Although infectious agents contribute significantly to the overall global cancer burden, it is important to realize that oncogenesis is actually an uncommon outcome of infection and is a deviation from the normal life cycle of these pathogens. Pathogen-induced oncogenesis, when it does occur, usually arises many years after the initial infection. This delay indicates that additional steps are required beyond infection by the pathogen (5). As one would expect, there are increased rates of pathogen-driven cancers where infection rates are higher, such as in developing countries, underserved communities, and among immunosuppressed populations. A meta-analysis of two immunosuppressed populations (HIV/AIDS patients and transplant patients) demonstrated a significantly increased incidence of several types of cancer, most of which were pathogen-driven (16). Higher rates were reported of EBV-lymphoma/leukemia, HBV- and HCV-hepatocellular carcinoma, HPV-cervical cancer, and H. pylori–associated gastric carcinoma, whereas rates of most common epithelial cancers were equivalent or reduced as compared with the general population (16). This pattern of increased cancer risk in two different immunosuppressed populations suggests that immunodeficiency, rather than other risk factors, is responsible for the increased cancer incidence (16). An additional example of immune regulation of pathogen-driven cancers is seen in the setting of Merkel cell carcinoma (MCC). Approximately 10% of patients with MCC have chronic immunosuppression, which is a significant over-representation of the general public (17). In addition, patients with immunosuppressed MCC have a significantly reduced MCC-specific survival rate (40% at 3 years) as compared with patients with nonimmunosuppressed MCC (74% at 3 years; ref. 17). This indicates that immunosuppressed patients are both more likely to develop MCC and more likely to succumb to the disease, underscoring the importance of immune function in regulating this pathogen-driven cancer (17).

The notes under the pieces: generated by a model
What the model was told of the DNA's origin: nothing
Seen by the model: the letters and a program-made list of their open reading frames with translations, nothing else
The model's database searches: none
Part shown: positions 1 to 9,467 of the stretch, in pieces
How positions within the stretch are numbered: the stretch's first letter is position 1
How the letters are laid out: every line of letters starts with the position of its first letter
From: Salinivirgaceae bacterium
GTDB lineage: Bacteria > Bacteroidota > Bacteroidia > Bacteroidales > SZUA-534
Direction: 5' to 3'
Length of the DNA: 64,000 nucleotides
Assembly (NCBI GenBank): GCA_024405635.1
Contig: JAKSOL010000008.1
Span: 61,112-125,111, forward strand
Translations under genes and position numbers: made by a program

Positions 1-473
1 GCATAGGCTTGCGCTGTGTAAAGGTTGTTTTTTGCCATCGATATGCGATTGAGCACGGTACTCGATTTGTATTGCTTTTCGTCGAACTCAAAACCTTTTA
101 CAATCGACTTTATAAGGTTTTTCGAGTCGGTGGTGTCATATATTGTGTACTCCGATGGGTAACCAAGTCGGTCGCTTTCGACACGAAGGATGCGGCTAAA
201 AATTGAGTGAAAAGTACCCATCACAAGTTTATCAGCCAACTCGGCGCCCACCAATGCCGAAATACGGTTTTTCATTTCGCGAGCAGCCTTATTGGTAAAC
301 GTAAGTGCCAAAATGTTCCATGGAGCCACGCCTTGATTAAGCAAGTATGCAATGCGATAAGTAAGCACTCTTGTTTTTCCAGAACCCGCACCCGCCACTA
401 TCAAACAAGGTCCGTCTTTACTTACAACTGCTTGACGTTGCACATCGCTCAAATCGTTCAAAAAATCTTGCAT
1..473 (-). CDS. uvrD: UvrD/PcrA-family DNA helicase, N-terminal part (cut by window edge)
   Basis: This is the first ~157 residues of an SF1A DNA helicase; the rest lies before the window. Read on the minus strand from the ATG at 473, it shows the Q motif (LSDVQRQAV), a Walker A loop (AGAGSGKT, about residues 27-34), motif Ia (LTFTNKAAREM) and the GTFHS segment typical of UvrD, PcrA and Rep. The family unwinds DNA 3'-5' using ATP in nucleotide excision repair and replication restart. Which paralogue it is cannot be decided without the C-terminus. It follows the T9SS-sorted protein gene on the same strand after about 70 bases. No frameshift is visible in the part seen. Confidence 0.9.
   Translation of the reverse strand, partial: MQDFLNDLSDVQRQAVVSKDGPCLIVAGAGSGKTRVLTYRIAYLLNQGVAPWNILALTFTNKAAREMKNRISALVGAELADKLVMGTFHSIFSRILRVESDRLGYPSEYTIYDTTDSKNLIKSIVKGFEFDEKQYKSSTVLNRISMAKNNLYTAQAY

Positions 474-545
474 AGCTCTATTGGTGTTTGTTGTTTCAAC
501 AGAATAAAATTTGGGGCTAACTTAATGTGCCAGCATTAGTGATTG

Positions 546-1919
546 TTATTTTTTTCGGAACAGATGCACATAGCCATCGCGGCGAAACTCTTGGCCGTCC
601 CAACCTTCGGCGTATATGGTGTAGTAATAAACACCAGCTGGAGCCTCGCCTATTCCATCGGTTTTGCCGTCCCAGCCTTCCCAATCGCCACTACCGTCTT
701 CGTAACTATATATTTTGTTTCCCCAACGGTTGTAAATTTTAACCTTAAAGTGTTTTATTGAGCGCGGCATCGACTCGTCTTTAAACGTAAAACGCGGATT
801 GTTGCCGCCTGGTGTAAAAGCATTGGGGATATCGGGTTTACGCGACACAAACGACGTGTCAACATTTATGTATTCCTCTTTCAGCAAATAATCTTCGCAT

The idea that the immune system has the capacity to control malignancy is not a new concept. In the 1890s, a New York bone surgeon, William B. Coley, documented complete regression of a sarcoma lesion in a patient who had a high fever following the development of a concurrent bacterial infection. He went on to treat many more cancer patients with bacteria or bacterial products (which became known as “Coley's toxins”) to induce an immune reaction and saw some responses (18). However, this technique was highly criticized and immunotherapeutic approaches remained in the background until other studies documented improved cancer outcomes via nonsurgical manipulation of the immune system. One example was the discovery that interleukin (IL)-2 administration had efficacy against melanoma and renal cell carcinoma (19). Specifically, 15% to 20% of the patients exhibited objective regression of tumors following treatment with high dose IL-2, with half of the responding patients experiencing complete tumor regression despite bulky metastatic disease (19). The mechanism for this observed effect is likely due to the expansion of antitumor lymphocytes. Indeed, it has been shown in several cancer types that T-cell intratumoral infiltration can positively influence survival outcomes, indicating that a cellular rather than humoral response mediates cancer progression (20). As a result, enhancing cell-mediated immunity using antigen-specific T lymphocytes has received significant attention and has emerged as an increasingly effective treatment for patients with advanced cancer (19, 21).